The Pennsylvania Senate will soon consider a bill that would allow the state to opt out of coverage for abortions under the federal health care reform law.

The House of Representatives passed its opt-out bill April 23.

The Patient Protection and Affordable Care Act allows abortion coverage in private insurance plans participating in the federal or state health insurance exchanges.

Gov. Tom Corbett has indicated Pennsylvania will not set up its own exchange, therefore accepting the provisions of the federal exchange.

The federal health reform law allows individual states to prohibit including abortions under state law, which is the goal of the new bills in the state’s General Assembly.

The Senate is expected to vote on the House bill in coming days.

Abortion coverage is prohibited in Pennsylvania’s Medicaid program except in cases of rape, incest or to prevent the death of the mother. No state funds are used for elective abortions in Pennsylvania, which is a provision of the state’s Abortion Control Act.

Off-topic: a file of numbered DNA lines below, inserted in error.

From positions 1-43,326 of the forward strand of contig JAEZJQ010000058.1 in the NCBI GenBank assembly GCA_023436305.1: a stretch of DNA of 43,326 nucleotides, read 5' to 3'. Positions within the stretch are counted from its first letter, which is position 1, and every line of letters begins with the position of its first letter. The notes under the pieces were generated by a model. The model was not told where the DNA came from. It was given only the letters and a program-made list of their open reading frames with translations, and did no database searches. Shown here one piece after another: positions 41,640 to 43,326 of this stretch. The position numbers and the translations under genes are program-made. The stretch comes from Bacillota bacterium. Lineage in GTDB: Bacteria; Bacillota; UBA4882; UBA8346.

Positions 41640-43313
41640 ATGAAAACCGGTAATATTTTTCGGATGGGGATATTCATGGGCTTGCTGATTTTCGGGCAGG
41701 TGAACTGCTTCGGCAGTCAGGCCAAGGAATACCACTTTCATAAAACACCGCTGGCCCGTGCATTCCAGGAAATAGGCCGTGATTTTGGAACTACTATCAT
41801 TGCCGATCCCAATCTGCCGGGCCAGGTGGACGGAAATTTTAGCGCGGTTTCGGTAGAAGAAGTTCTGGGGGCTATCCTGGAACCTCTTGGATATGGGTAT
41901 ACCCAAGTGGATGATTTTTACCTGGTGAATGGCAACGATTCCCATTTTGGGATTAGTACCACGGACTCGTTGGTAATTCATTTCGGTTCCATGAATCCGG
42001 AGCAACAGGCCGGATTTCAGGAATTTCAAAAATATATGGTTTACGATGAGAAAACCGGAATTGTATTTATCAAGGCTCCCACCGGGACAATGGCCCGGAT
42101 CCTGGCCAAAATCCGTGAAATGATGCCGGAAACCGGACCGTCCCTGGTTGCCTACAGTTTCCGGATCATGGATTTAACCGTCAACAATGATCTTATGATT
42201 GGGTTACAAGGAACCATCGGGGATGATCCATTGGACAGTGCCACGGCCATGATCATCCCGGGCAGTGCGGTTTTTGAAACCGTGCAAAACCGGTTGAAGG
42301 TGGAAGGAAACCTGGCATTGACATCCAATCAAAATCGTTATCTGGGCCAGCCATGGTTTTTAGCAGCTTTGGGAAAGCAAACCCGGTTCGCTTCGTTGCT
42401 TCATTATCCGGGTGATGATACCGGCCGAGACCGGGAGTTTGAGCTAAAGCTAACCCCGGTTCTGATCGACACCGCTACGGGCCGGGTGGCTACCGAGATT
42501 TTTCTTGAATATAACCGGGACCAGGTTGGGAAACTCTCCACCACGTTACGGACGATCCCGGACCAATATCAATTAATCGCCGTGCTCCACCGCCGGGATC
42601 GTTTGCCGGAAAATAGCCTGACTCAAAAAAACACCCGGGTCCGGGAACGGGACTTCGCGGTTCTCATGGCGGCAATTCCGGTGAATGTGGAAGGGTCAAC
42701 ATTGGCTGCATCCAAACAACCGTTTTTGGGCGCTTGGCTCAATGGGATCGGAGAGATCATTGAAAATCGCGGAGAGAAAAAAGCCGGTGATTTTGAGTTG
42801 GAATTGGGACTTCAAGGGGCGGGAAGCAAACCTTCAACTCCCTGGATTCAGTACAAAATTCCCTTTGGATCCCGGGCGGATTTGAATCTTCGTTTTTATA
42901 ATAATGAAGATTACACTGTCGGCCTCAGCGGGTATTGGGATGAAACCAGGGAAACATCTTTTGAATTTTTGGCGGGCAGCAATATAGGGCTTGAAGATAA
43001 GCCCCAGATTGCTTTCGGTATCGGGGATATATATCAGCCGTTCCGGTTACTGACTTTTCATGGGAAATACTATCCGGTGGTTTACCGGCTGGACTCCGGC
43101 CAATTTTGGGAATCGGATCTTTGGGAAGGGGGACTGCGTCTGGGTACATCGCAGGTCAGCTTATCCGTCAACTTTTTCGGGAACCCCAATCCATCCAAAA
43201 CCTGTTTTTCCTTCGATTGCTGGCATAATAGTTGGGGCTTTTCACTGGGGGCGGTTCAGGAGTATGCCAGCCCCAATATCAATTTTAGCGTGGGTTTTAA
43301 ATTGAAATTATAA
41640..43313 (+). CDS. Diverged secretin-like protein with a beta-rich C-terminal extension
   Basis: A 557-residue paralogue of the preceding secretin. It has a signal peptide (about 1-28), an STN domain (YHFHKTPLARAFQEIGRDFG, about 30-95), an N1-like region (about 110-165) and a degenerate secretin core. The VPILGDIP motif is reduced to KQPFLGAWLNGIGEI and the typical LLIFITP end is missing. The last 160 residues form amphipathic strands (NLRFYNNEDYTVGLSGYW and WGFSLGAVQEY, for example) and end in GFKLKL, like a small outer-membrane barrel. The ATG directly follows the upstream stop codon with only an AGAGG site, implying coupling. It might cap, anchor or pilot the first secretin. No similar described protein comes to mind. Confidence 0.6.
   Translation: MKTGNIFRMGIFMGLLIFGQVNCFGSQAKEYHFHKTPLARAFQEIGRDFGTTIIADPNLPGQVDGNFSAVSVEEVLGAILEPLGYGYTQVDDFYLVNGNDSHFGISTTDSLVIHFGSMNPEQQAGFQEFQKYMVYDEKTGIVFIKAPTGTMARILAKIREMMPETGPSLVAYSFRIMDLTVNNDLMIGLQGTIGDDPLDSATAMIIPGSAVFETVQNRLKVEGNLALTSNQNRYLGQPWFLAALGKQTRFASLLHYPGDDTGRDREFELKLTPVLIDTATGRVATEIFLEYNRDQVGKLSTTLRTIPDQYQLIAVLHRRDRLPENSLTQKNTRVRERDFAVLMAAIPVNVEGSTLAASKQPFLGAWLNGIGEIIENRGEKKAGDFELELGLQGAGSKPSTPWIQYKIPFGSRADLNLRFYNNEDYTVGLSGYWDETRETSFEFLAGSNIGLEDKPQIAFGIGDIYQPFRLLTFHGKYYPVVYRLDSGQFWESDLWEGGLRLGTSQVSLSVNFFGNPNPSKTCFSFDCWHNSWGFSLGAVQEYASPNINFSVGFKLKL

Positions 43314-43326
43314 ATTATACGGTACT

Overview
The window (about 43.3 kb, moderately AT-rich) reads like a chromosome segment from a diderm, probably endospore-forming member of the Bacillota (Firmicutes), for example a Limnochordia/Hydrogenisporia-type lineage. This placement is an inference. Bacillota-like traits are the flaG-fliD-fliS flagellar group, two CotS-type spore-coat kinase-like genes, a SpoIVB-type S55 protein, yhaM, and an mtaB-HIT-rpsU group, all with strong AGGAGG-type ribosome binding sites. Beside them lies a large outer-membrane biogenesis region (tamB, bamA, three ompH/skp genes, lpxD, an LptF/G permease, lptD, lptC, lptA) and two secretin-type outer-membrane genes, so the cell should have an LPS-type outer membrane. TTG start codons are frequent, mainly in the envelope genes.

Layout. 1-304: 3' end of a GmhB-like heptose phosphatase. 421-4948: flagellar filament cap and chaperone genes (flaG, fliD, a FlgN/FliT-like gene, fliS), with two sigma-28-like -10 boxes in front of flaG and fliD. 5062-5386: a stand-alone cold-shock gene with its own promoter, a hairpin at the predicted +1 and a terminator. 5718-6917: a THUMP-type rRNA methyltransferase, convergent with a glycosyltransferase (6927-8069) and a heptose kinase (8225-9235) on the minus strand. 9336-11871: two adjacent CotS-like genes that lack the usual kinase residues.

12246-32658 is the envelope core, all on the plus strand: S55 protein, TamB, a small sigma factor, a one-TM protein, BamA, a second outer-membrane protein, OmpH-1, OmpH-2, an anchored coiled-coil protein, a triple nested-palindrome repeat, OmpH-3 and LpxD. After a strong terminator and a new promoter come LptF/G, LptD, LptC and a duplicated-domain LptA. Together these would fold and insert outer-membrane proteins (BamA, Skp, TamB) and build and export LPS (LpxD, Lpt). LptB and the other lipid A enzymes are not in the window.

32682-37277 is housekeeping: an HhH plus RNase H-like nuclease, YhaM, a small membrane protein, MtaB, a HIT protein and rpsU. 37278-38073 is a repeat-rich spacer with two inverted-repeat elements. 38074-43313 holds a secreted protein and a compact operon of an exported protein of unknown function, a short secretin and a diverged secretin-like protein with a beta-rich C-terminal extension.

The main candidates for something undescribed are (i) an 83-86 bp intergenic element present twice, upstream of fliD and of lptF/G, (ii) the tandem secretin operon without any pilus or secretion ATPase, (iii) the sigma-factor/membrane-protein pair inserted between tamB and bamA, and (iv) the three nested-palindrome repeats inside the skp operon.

House Bill 818 would guarantee that the taxpayer-supported plans in the federal exchange are in line with this long-standing policy. The bill does not prohibit individuals from purchasing private insurance for abortions on their own outside the health insurance exchanges.

The bill passed by a vote of 144 to 53. Of the 64 legislators within the Philadelphia Archdiocese (two did not vote), 26 approved the bill, largely along partisan lines. See a breakdown of voting.

The Pennsylvania Catholic Conference encouraged Catholics to contact their state senator to urge passage of the bill in the Senate.